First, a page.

As we adapt to the physical challenges of wearing a face mask such as fogged-up glasses and muffled speech, psychologists look at the social effect of covering our faces.
Clinical Psychologist and lecturer in Psychology in the School of Health and Biomedical Sciences, Dr James Collett, has more.
"Humans are social animals, and regardless of how much we individually desire social contact, for the most part if we are not feeling socially connected to others in a meaningful way, it decreases our wellbeing and increases our likelihood of stress, depression, and other mental health problems," he said.
“While COVID-19 is already making social connection difficult, face masks could make it a little more complicated because many of us may not realise how much we rely on seeing the face of the person we are communicating with.
“When interacting socially, we use a wide range of facial expressions that are a major source of non-verbal communication, and we associate each one with a different emotion.
“Face perception is so important to us,” he says,“that humans actually have a part of the brain that is associated with recognising fine, expert-level detail, which is known as the fusiform face gyrus, so we come "pre-set" for faces.”
This makes us "experts" from birth at identifying faces and noticing changes in facial expression.
However Collett says now that we’re wearing face coverings in public for health reasons, "it’s going to take away a lot of important facial signalling that we use for interpreting emotional content and underlying meaning in a conversation.
“For example, is a friend being supportive or sarcastic when they talk to you? Is a person at the supermarket smiling or are they annoyed? Is your workmate tired or are they concentrating on what they’re doing?
“In all these situations, it's going to be harder to decipher another person's emotional intent and they yours when wearing a face mask.
To overcome this, Collett’s key message is to take extra care with communication and connection with others by actively reminding ourselves that it's easier to miscommunicate or feel disconnected when wearing a mask.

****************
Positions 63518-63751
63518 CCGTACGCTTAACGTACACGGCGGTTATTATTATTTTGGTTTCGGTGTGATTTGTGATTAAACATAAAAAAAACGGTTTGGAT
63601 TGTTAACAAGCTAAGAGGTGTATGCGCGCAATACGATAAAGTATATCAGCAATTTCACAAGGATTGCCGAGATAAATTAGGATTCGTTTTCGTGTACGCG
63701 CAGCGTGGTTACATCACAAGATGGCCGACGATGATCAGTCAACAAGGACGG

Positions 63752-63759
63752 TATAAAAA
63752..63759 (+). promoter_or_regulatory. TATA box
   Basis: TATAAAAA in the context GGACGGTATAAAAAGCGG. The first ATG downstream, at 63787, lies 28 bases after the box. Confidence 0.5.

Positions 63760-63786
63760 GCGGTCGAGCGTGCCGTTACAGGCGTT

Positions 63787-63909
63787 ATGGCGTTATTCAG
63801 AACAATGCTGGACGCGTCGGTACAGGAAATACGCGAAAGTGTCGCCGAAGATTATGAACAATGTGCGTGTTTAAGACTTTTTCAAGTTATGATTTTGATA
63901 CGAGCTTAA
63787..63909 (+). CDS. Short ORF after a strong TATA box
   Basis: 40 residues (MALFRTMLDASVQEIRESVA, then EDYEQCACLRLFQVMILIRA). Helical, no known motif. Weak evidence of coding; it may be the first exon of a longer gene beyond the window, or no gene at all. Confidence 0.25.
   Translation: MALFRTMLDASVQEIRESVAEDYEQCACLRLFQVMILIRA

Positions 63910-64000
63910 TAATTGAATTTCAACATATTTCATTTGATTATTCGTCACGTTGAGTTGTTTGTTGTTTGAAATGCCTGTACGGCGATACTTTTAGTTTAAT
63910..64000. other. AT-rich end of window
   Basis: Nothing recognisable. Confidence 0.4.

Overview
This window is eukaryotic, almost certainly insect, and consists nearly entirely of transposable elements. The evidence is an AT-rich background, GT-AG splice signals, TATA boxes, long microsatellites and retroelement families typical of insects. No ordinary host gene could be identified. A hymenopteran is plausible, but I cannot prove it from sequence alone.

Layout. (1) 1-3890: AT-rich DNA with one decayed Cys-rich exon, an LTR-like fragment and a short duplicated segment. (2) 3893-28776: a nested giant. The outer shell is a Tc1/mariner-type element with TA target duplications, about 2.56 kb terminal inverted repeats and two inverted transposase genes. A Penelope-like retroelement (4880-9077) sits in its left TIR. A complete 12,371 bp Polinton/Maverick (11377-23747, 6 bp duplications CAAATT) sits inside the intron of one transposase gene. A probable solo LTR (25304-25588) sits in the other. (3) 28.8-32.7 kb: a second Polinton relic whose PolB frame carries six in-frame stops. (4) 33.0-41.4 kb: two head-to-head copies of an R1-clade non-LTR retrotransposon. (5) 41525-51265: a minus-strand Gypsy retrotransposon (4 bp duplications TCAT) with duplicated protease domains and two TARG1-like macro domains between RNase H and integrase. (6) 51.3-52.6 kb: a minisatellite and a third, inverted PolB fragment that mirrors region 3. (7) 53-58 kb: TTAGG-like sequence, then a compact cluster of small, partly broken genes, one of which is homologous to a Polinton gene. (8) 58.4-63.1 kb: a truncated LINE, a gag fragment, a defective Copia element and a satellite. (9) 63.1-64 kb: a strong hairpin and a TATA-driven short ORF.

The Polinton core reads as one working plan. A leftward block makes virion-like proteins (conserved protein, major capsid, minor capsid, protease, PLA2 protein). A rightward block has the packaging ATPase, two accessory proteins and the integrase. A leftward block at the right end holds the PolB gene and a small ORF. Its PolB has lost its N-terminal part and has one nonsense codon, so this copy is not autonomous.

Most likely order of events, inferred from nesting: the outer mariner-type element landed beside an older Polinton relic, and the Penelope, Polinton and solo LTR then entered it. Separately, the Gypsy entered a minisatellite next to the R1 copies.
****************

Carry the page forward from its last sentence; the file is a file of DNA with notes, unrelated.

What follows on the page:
“It might mean checking in or being more direct when speaking with someone by saying: "I really mean that, please reach out if you're not doing okay", and challenging ourselves on something we might misinterpret by reflecting: "Was that person grumpy when they said hello, or was it just that I couldn't see them smile”?
“We also need to be enjoying unmasked social contact when safe to do so, which at the time of writing is at home if you live with others, and by connecting with others via video chat.
In the longer term, face masks could become part of our way of life when venturing out to public spaces, to help prevent the spread of infection.
“Both individually and at a social level, I think we need to change up our feelings about face masks from something seen as a barrier between ourselves and others, or ourselves and "normal" everyday life, and instead see them as a protective barrier that increases our safety," Collett says.
“Remember, everyone who is out there wearing a mask is doing their bit not just to protect themselves, but to protect the whole community.
“People are on the whole very adaptive and resilient and masks are an important way we can reduce the COVID-19 risk, so I believe we can cope with masks just as we've coped with other challenges in this trying year.”
Story: Diana Robertson
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